Wednesday 11 September 2019

Rugby World Cup Simulation

World Cup's have been like London buses this year and the rugby union version kicks off in a week or so.

It's live and complete on terrestrial TV in the UK, with plenty of huge mismatches in the opening group games, before eight teams, (whom could be fairly accurately predicted beforehand) hold the really interesting knockout run to the Webb Ellis Trophy on November 2nd.

However, that's not to say that the group matches don't hold any intrigue. There are at least two tier one teams in each of the four groups and while they'll be expected to steamroller the lower grade group opponents, the outcomes of these elite matchup will have a huge bearing on how the pairings for the knockout phase pans out.

Therefore, if you want to chart the likelihood of a team's route to the final being paved with Southern hemisphere behemoths, a tournament simulation is the easiest method out there.

You'll need a ratings system to kickoff with, assuming you're shunning the merry-go-round that has been the world rankings. Ireland are the current leaders, having recently displaced Wales, who had just displaced New Zealand, who themselves had displaced South Africa....ten years ago.

So the world rankings, following a decade of stagnation have suddenly become volatile.

Let's make our own, instead.

I took the last 20 matches for all participants, and produced an attacking and defensive rating, based around match scores and opponent quality.

New Zealand are the tournament's most potent attack, they'll score around 14 more points against and average team than another average team would manage and Wales, courtesy of rugby league knowhow, has the best defence.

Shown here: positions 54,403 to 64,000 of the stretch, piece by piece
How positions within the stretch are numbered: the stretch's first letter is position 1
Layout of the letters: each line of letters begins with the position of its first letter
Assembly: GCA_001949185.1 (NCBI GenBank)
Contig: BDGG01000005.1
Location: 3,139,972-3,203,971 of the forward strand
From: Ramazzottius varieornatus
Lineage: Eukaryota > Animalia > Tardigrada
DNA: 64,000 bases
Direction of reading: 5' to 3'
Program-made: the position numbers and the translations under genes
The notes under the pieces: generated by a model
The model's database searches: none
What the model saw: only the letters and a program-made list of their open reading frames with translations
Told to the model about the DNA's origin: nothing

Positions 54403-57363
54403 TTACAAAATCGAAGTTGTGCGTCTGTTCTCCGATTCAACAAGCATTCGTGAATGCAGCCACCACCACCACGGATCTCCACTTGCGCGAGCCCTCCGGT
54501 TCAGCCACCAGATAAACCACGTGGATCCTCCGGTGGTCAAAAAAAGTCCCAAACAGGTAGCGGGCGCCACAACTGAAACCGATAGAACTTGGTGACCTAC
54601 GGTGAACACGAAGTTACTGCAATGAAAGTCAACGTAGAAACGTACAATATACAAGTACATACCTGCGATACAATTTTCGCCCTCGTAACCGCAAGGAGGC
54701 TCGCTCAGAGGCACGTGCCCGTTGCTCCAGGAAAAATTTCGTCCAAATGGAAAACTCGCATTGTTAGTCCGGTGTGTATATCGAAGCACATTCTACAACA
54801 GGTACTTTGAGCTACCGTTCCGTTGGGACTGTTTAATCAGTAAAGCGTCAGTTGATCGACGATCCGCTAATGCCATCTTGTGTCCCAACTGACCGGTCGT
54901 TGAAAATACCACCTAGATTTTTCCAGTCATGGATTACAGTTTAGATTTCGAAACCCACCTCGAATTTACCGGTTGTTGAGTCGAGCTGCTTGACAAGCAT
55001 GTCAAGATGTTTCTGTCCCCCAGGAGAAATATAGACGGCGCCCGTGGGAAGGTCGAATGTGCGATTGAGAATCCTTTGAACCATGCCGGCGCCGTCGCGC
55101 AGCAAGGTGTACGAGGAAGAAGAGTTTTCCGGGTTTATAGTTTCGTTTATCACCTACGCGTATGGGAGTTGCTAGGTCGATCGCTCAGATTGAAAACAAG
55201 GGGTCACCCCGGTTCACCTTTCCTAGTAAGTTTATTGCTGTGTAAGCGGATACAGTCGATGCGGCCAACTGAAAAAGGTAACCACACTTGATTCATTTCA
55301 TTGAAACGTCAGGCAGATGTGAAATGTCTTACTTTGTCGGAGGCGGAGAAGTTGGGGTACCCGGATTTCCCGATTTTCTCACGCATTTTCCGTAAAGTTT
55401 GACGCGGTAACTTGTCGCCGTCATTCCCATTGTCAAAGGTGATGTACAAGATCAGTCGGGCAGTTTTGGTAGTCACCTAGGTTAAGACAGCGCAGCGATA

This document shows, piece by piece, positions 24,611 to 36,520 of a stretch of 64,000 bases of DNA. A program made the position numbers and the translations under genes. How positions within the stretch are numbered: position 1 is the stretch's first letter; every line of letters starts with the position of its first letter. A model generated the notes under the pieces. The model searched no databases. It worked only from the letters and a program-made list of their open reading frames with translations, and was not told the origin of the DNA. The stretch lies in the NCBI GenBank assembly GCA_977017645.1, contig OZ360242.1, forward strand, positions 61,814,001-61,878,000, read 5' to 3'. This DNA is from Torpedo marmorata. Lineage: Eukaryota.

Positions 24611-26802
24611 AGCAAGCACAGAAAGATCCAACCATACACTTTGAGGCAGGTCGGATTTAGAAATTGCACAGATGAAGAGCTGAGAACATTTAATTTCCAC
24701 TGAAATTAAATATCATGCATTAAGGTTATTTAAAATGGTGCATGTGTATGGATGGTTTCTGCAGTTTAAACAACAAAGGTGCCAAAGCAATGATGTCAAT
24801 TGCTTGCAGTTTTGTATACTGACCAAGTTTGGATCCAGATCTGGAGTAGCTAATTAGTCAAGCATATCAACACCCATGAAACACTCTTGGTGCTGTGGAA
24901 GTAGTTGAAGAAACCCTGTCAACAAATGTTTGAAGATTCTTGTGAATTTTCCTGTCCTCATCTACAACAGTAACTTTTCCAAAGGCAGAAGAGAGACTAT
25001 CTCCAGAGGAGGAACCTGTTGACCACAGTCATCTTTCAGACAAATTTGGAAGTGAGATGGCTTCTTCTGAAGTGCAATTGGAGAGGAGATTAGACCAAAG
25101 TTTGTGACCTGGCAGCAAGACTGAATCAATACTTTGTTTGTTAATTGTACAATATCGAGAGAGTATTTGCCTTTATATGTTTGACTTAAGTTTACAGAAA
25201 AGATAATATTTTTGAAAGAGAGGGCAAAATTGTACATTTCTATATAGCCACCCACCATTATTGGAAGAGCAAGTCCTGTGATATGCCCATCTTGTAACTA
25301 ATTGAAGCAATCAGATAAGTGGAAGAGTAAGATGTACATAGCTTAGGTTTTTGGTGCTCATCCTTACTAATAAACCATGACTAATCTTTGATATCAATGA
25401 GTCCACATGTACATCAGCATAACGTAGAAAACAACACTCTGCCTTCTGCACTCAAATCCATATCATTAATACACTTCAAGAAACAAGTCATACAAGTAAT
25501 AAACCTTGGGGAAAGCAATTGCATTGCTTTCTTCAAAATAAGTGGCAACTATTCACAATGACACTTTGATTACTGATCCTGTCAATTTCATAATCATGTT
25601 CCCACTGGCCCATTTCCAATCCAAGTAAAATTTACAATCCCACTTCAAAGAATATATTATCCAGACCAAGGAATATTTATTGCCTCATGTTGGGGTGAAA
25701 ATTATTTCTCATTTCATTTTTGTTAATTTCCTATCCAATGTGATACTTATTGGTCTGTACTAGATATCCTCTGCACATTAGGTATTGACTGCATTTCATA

Next you need a way to simulate game outcomes.

The big clash of the group stages sees favourites New Zealand take on South Africa. After matching up the respective attacking and defensive ratings for each team, the model expects the All Blacks to average around 28.5 points and S Africa 23.5.

New Zealand are favoured by five points and there's likely to be 52 total points.

If we look at the spread of points scored and allowed by each side over the last year or so, we can produce a distribution of points that describes each team's likely scoring pattern in this game. We'll then draw a value randomly from this distribution for each team to simulate a single match scoreline and then repeat the process thousands of times.

After adding a few tweaks to mimic the largely redundant bonus points system rugby insists on employing and ensuring that each drawn score from the distributions is a "rugby score" (no scoring a grand total of four points etc), we just repeat for every group game, add up the total points won in the group, follow the draw format and find the winner.

This is how the simulations shake out.

Four sides with a double figure percentage chance of lifting the trophy, New Zealand, S Africa for the south and England and Wales for the north, with the former looking a vulnerable favourite.

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